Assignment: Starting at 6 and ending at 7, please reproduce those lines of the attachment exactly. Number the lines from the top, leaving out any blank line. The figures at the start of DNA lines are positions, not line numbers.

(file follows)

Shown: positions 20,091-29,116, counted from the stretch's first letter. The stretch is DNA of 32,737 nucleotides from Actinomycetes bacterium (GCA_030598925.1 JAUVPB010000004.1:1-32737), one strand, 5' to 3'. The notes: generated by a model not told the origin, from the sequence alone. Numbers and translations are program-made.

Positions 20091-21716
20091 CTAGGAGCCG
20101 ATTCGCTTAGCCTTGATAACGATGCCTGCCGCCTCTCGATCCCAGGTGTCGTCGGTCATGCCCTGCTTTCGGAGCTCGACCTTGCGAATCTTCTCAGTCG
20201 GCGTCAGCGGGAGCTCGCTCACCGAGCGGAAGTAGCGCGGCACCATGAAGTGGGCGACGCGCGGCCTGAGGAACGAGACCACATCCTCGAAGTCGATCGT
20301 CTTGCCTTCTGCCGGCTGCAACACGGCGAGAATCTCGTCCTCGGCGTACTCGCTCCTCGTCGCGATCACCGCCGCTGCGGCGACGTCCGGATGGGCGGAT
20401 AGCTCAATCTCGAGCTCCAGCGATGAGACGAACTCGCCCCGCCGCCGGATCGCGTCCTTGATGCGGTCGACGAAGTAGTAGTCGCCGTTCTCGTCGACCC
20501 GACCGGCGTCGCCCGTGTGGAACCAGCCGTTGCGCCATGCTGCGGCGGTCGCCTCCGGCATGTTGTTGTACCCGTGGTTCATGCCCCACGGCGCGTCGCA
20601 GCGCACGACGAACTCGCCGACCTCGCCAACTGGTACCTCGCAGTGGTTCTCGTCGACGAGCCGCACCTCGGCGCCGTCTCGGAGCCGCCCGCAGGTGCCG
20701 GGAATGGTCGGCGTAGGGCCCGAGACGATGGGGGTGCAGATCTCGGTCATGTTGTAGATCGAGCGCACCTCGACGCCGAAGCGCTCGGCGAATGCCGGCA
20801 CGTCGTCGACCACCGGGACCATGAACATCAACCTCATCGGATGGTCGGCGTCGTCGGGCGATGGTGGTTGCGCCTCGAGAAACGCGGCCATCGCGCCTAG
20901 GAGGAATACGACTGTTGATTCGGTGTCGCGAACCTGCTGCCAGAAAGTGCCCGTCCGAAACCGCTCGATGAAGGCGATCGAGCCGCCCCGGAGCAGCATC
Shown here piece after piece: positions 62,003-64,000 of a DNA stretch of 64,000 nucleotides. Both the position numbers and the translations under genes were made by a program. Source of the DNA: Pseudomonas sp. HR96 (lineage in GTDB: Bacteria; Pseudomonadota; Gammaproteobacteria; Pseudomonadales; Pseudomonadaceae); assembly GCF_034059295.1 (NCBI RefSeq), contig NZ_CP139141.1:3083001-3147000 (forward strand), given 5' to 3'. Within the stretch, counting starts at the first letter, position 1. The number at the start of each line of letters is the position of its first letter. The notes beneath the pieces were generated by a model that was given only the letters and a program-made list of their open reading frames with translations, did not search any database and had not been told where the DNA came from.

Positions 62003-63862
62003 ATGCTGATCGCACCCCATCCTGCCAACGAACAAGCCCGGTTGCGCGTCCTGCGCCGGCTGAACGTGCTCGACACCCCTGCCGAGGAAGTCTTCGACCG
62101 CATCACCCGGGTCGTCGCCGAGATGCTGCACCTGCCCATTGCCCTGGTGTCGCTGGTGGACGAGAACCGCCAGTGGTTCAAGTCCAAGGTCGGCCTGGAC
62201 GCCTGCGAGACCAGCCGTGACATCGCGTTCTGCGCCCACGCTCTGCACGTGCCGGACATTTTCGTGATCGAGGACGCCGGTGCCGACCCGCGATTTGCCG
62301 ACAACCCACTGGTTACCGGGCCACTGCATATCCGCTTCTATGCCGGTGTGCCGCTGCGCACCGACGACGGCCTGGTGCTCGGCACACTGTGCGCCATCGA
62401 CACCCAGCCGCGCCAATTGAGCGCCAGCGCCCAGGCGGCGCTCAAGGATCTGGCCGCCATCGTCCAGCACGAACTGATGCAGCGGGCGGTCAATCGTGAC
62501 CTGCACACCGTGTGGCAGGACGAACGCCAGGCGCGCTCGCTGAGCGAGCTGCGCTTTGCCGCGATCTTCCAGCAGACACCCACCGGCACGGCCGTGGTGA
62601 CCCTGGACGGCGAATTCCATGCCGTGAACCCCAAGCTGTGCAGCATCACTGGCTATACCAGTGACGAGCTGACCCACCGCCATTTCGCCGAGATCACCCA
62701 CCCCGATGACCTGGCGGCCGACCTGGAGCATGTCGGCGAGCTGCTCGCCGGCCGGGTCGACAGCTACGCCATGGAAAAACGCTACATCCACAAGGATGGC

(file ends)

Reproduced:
20301 CTTGCCTTCTGCCGGCTGCAACACGGCGAGAATCTCGTCCTCGGCGTACTCGCTCCTCGTCGCGATCACCGCCGCTGCGGCGACGTCCGGATGGGCGGAT
20401 AGCTCAATCTCGAGCTCCAGCGATGAGACGAACTCGCCCCGCCGCCGGATCGCGTCCTTGATGCGGTCGACGAAGTAGTAGTCGCCGTTCTCGTCGACCC